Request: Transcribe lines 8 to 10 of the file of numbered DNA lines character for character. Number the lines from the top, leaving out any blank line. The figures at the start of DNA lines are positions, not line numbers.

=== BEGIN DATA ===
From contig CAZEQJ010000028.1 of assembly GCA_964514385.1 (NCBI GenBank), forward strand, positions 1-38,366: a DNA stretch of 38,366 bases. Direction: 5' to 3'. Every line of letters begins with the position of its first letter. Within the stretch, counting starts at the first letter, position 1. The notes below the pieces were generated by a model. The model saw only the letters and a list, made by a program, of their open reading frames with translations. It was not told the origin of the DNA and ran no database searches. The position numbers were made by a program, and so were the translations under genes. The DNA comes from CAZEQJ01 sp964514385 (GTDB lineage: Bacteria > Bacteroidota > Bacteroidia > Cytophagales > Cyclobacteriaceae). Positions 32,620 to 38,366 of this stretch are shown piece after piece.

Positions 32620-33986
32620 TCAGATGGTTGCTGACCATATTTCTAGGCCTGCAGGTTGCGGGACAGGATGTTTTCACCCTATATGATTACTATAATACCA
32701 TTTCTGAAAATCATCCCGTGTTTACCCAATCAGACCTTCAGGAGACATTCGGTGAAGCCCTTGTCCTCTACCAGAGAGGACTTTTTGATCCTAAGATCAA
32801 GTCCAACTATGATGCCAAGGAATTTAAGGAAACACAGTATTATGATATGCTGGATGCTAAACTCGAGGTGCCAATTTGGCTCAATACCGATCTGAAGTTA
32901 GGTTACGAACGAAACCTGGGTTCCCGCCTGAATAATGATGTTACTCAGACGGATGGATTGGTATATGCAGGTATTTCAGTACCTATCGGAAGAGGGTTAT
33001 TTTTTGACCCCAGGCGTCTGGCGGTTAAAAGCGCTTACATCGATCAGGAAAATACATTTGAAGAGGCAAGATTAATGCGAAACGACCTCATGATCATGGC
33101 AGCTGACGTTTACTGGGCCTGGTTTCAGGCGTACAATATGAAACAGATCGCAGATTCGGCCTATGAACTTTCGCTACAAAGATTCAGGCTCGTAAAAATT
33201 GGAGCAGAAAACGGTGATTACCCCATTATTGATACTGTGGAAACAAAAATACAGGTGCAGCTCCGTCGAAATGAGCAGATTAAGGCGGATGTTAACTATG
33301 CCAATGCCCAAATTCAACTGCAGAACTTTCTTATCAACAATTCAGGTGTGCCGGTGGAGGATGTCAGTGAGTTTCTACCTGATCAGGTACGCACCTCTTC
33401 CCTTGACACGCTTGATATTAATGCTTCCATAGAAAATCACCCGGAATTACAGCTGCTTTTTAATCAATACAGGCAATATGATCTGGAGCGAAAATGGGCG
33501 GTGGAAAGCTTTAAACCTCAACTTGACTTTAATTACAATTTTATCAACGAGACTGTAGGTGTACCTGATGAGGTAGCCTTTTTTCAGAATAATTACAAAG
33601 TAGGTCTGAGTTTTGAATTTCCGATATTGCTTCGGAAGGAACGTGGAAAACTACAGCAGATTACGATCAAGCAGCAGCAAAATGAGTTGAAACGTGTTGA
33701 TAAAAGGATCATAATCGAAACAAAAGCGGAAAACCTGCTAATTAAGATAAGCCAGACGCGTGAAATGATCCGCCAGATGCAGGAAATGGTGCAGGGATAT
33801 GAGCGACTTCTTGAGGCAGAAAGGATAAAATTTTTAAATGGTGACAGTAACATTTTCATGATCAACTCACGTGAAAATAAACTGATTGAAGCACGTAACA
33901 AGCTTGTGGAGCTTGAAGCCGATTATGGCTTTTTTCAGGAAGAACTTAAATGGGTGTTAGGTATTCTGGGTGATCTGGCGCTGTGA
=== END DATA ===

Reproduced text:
33101 AGCTGACGTTTACTGGGCCTGGTTTCAGGCGTACAATATGAAACAGATCGCAGATTCGGCCTATGAACTTTCGCTACAAAGATTCAGGCTCGTAAAAATT
33201 GGAGCAGAAAACGGTGATTACCCCATTATTGATACTGTGGAAACAAAAATACAGGTGCAGCTCCGTCGAAATGAGCAGATTAAGGCGGATGTTAACTATG
33301 CCAATGCCCAAATTCAACTGCAGAACTTTCTTATCAACAATTCAGGTGTGCCGGTGGAGGATGTCAGTGAGTTTCTACCTGATCAGGTACGCACCTCTTC